One hundred years after the secretive founding of the Chinese Communist Party (CCP) on board a Shanghai boat, China is a radically different world from the one the party wanted to overturn in 1921.
People are richer, have fewer children and more job opportunities than their ancestors could probably ever have imagined.
But amid the upheaval, one thing remains the same.
Men continue to dominate political power.
No women were present that day in Shanghai and women’s rights were not specifically mentioned, even though they were very much in the air as part of China’s “New Culture Movement” and the May 4 protests of 1919 that would prove an inspiration to the CCP’s leaders.
At the most recent National Congress of the CCP in 2017 – the event is held every five years – women made up just 83 of 938 elite delegates, or fewer than 10 percent overall, according to China Data Lab, a project of the University of California San Diego.
Most of the women were found in the Provincial Standing Committee, becoming more scarce with each rung of power until reaching Vice Premier Sun Chunlan, the only woman among the men of the 25-person Politburo.
There is not a single woman in the party’s most elite inner circle, the seven-member Politburo Standing Committee.
No party for the young
The absence of women is partly a dynamic of the party’s membership and how individuals move up the ranks. Women today make up only about a quarter of members, and once inside they are often channelled into less-competitive positions than their male counterparts.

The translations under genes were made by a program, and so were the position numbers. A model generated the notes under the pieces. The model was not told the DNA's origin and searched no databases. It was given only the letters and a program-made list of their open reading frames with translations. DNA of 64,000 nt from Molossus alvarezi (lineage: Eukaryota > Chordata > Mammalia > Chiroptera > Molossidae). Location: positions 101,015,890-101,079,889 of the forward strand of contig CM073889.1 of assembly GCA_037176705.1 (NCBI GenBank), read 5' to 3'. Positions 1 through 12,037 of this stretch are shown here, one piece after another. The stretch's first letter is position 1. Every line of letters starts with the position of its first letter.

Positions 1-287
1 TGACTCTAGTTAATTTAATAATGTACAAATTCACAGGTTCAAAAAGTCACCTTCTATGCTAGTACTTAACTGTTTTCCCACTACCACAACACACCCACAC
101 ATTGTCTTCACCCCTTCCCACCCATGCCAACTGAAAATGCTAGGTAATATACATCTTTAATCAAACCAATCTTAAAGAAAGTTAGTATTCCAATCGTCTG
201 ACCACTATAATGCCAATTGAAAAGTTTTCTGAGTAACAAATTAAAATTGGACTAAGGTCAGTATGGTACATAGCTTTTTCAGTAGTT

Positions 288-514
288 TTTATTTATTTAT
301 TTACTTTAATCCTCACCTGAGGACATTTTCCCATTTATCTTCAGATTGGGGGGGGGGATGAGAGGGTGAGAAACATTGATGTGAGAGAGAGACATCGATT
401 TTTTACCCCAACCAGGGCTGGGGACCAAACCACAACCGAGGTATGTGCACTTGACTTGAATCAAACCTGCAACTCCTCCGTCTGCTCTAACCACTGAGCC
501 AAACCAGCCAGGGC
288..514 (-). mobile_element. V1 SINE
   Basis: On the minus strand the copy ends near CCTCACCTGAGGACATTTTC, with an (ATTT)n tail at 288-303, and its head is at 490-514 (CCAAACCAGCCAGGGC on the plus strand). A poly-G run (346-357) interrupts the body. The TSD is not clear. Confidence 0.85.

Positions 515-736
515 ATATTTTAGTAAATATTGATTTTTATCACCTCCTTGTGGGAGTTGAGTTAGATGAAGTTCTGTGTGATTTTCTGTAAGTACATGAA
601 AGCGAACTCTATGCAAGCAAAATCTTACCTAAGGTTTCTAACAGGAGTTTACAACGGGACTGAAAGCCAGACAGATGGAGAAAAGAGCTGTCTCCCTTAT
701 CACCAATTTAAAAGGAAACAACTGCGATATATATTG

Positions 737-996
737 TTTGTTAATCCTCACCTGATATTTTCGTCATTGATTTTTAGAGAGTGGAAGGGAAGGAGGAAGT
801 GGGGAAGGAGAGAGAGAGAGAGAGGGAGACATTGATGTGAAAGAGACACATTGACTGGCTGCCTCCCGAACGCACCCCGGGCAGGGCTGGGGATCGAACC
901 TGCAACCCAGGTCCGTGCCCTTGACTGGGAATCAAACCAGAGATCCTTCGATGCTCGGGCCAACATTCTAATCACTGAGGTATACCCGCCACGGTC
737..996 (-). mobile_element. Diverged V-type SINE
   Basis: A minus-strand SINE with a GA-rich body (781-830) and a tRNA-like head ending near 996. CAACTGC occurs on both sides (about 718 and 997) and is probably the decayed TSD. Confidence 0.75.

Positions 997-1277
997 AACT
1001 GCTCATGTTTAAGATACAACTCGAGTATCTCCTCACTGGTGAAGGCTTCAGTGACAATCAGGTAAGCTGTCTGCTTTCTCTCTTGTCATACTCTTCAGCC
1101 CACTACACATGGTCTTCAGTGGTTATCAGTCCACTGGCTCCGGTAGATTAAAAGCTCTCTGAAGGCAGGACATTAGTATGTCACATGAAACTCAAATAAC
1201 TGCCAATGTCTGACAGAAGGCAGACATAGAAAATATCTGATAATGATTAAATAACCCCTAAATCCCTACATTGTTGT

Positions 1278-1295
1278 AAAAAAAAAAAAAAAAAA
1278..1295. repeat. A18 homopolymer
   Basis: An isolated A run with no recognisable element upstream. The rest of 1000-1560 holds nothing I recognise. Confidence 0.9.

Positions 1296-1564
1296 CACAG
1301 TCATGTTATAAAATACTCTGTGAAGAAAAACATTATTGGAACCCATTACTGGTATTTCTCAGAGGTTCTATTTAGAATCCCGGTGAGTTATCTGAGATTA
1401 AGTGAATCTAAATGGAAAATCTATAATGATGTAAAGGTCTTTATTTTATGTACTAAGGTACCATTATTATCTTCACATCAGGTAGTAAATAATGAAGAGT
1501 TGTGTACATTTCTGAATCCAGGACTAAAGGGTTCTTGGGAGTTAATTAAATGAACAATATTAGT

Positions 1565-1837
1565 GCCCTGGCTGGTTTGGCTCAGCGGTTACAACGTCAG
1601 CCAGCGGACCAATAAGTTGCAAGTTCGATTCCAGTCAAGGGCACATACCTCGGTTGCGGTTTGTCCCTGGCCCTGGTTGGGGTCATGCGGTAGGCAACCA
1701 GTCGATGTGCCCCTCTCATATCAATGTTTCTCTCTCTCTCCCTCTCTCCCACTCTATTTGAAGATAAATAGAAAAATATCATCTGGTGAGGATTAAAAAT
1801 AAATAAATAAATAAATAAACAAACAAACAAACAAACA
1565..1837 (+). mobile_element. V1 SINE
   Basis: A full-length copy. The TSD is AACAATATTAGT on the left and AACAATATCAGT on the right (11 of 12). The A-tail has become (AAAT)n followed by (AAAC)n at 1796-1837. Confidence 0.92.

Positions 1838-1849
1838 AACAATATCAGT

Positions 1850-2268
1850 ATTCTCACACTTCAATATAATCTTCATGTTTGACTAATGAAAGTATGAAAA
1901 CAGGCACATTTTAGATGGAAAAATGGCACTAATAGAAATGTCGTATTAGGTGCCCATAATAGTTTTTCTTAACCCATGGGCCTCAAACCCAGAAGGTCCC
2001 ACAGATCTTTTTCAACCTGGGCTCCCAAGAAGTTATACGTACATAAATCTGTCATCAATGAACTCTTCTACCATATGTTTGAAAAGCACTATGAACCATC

In other words, they are losing out from the very beginning.
“There is probably a pro-male bias in just recruiting party members to begin with and there’s a pro-male bias in putting men or women in important positions,” said Victor Shih, an associate professor at UCSD’s school of public policy.
“Policing, internet censorship, the military are very important and tend to be male-dominated specialisations. Women are typically put in education, United Front (propaganda) work, social policies. You can get to a pretty high level in those kinds of specialisations but you don’t see as much of a fast track to the top,” he said.
Rising through the ranks requires party members to achieve certain milestones to be eligible for elite positions. Most of China’s top leaders have served as governor or party secretary of a province or major city, but there are only a handful of women in those positions and as a result, there are few female candidates seen as eligible for the senior roles.
By the time they are ready for an elite level position, many of the women are already reaching retirement – set at just 55 years old for women in China.
“It’s not like the US, where 45-year old Barack Obama or JFK can run for office,” said Richard McGregor, the author of The Party: The Secret World of China’s Communist Rulers. “You rise through the ranks in a very structured fashion and you retire in a very structured fashion. It’s very rare to become a member of the Politburo before you’re 55, so that means that even with this egregious record of promoting women, it’s very hard to correct.”
While 10 percent of provincial, municipal and county-level leadership positions are supposed to be set aside for women, quotas are rarely met due to a deep-seated preference for men, says Valarie Tan, an analyst at the Mercator Institute for China Studies in Germany.
Beyond institutional hurdles, Tan says women often face unspoken cultural biases and a state-backed push for traditional gender norms that have gathered pace under the leadership of President Xi Jinping as China faces a declining birth rate.
“The gender stereotypes or the historical traditional norms are still there today very much. I would say even more so under Xi Jinping, the expectation is that women eventually have to get married, they have to take care of the children, grow old and take care of grandchildren,” Tan said.
Party members make up 37.5 percent of village and neighbourhood-level committees but that number falls in leadership positions, according to ChinaFile, the online magazine of the Centre on US-China Relations at the Asia Society.